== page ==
Once you find a lender, you can formally apply for an FHA loan. The process is fairly in-depth, similar to applying for any type of mortgage. Your lender will ask for personal information, including your name, email, Social Security number (SSN) or Individual Tax Identification Number (ITIN), address, phone number, employer, employer’s address and phone number.

You’ll also be required to share financial information, including your income, current debts and information about your savings and other assets. Your lender will also request documentation to verify your identity, address and financial information. Documentation may include copies of:

  • Government-issued identification.
  • Recent utility bill, rent or mortgage statement.
  • Bank statements.
  • Investment account statements.
  • W-2s.
  • Tax returns.
  • Other documents as requested.

FHA loan limits

There are limits on how much you can borrow with a typical FHA purchase loan, but the limits are relatively high. These limits vary depending on whether you live in a low-cost-of-living area or a high-cost-of-living area. The FHA also offers larger loans for qualifying borrowers in certain areas, such as Alaska, Guam, Hawaii and the U.S. Virgin Islands.

For 2024, FHA loan limits for typical purchase loans in low-cost-of-living areas are as follows:

Single-family property $498,257
Two-unit property
Three-unit property
Four-unit property

For 2024, FHA loan limits for typical purchase loans in high-cost-of-living areas are as follows:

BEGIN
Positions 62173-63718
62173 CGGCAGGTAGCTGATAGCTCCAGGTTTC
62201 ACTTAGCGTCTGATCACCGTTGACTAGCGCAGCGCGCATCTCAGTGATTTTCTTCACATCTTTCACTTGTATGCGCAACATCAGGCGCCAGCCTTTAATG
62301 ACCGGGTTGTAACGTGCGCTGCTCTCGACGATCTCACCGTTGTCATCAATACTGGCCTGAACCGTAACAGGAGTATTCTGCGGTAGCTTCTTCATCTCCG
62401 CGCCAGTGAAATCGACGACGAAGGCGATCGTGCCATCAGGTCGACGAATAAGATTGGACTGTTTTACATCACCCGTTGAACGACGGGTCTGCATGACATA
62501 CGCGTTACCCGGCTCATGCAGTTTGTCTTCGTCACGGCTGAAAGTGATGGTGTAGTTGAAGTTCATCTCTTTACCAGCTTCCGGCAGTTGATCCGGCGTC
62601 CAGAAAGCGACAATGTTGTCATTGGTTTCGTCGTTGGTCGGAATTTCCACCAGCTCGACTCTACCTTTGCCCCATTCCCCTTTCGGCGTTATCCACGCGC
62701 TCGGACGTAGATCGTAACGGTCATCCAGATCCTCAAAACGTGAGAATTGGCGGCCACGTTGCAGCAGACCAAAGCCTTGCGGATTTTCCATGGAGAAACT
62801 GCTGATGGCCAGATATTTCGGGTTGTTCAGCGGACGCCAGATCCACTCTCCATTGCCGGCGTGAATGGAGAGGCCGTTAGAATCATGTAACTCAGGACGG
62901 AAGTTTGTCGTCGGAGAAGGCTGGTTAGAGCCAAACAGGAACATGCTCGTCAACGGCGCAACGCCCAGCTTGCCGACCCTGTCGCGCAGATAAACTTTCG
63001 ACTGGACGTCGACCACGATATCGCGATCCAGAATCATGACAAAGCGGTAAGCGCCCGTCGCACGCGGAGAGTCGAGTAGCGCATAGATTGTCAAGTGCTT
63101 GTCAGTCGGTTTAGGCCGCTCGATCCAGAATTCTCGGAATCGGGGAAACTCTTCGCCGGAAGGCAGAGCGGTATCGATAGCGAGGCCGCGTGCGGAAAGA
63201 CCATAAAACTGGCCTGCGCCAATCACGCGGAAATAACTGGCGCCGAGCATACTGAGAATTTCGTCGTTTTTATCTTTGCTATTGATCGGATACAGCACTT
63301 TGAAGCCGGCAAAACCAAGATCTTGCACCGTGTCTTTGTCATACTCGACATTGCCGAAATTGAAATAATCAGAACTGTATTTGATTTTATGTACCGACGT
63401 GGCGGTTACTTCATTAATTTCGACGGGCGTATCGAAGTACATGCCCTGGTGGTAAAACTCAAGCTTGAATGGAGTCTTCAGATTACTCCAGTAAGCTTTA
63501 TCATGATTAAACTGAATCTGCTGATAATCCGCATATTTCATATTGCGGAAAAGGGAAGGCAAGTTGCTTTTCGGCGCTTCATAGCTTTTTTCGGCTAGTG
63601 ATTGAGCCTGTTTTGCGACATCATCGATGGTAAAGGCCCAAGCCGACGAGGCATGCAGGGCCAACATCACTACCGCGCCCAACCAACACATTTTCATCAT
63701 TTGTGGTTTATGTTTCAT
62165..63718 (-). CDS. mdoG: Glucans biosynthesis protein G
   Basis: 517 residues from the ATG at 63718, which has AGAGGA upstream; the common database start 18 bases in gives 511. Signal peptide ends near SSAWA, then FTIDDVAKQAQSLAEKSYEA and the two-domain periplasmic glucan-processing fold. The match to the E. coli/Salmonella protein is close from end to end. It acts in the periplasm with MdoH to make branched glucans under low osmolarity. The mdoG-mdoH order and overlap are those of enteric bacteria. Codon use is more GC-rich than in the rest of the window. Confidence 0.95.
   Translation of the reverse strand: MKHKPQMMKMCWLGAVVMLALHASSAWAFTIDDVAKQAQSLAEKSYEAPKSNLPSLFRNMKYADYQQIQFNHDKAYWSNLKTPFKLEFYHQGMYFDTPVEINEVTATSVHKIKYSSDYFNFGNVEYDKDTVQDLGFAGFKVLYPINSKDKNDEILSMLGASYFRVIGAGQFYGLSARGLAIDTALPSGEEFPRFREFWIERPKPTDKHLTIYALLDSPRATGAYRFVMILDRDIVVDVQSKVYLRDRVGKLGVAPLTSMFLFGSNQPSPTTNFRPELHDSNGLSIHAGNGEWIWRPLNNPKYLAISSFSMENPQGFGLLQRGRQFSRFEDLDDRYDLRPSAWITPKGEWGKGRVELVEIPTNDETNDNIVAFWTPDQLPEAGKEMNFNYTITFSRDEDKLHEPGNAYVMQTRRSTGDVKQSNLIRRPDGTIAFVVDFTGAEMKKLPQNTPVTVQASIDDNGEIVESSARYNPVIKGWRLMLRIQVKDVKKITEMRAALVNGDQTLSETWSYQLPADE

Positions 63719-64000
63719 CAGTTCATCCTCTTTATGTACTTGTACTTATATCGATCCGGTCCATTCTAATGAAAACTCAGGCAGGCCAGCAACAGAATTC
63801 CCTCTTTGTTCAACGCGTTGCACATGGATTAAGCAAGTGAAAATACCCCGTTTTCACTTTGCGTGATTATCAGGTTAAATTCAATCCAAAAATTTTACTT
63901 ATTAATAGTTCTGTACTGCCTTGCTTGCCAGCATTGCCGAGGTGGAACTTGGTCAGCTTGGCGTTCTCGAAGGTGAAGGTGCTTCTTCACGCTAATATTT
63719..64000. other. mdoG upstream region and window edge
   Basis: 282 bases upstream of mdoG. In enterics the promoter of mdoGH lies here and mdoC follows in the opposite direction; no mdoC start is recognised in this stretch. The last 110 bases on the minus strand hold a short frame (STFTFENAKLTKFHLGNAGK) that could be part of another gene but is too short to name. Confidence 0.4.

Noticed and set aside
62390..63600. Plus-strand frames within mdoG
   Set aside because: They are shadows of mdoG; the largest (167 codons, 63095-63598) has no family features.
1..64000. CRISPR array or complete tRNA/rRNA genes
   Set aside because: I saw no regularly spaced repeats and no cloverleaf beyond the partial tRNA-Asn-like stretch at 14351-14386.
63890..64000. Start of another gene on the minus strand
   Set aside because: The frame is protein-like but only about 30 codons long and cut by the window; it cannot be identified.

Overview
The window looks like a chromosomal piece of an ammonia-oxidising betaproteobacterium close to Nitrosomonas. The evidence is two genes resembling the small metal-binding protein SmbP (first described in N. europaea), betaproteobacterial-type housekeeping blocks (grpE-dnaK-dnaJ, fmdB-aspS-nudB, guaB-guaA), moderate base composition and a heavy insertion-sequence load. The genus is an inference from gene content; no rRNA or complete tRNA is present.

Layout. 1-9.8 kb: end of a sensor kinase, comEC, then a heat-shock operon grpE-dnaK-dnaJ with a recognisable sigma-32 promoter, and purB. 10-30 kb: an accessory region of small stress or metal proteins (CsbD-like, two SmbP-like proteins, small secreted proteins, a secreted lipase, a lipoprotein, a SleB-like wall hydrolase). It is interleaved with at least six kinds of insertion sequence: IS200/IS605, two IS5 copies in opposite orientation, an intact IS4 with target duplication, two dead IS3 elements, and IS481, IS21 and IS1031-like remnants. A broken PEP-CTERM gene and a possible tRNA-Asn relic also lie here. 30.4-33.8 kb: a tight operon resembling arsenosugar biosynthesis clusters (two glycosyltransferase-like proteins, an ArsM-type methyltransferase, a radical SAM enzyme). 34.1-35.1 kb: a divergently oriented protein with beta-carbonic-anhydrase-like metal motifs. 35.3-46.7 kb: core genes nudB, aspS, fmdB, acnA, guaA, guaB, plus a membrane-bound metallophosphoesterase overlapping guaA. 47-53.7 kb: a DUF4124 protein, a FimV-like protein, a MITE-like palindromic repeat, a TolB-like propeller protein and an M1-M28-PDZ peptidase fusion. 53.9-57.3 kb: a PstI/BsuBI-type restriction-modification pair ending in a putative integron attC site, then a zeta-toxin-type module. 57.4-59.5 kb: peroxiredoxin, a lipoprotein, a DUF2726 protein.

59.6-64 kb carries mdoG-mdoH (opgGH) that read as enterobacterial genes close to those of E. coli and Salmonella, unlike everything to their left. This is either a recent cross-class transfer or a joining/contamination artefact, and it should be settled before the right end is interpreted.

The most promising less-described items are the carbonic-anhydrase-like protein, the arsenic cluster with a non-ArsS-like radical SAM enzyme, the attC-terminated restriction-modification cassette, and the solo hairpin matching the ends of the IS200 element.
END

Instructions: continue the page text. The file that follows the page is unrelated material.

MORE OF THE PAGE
Single-family property $1,149,825
Two-unit property
Three-unit property
Four-unit property

If you’re considering an FHA loan, keep in mind that these are loan limits. The actual amount you qualify for will vary depending on your credit history, debt, income and other factors.

FHA mortgage insurance

As mentioned, FHA loans require that you pay mortgage insurance premiums. This is one of the biggest drawbacks of this type of loan. Borrowers must pay an upfront premium of 1.75% of the total loan amount. So, if you qualified for a $300,000 FHA mortgage loan, your upfront premium would be $5,250.

Ongoing mortgage insurance premiums are also required for FHA loan borrowers. Annual premiums range from 0.45% to 1.05%, depending on your loan-to-value ratio and loan amount.


  • Flexible borrowing criteria could make it easier to qualify.
  • Down payments are as low as 3.5% if you meet credit score requirements.
  • Loans are insured by the FHA.


  • Mortgage insurance premiums are required.
  • Not available for investment properties or vacation homes.
  • Ten percent down payment required for borrowers with credit scores in the 500-579 range.

The AP Buyline roundup

FHA loans can help low-to-middle-income borrowers qualify for a mortgage. These loans have flexible credit score requirements and down payment requirements, though borrower criteria can vary depending on the type of FHA loan you’re seeking. While FHA loans have their benefits, the associated mortgage insurance premiums can be costly. You’ll also need to occupy your home as a primary residence to be eligible for an FHA mortgage.

Frequently asked questions (FAQs)

What is the downside to a FHA loan?

While FHA loans have their benefits for borrowers, there are also some drawbacks to be aware of that include upfront and ongoing mortgage insurance premiums, property restrictions and higher down payment requirements for borrowers with credit scores in the 500 to 579 range.

What will disqualify you from an FHA loan?

You can’t use an FHA loan for an investment property or vacation home. The FHA also requires that properties meet minimum standards for safety, security and structural soundness. If the home you’re trying to purchase is in poor condition, you might not qualify for an FHA loan.

What is the maximum amount you can get from an FHA loan?

The maximum amount you can get from an FHA loan depends on where you live. Limits for single-family homes range from $498,257 in low-cost-of-living areas and $1,149,825 in high-cost-of-living areas.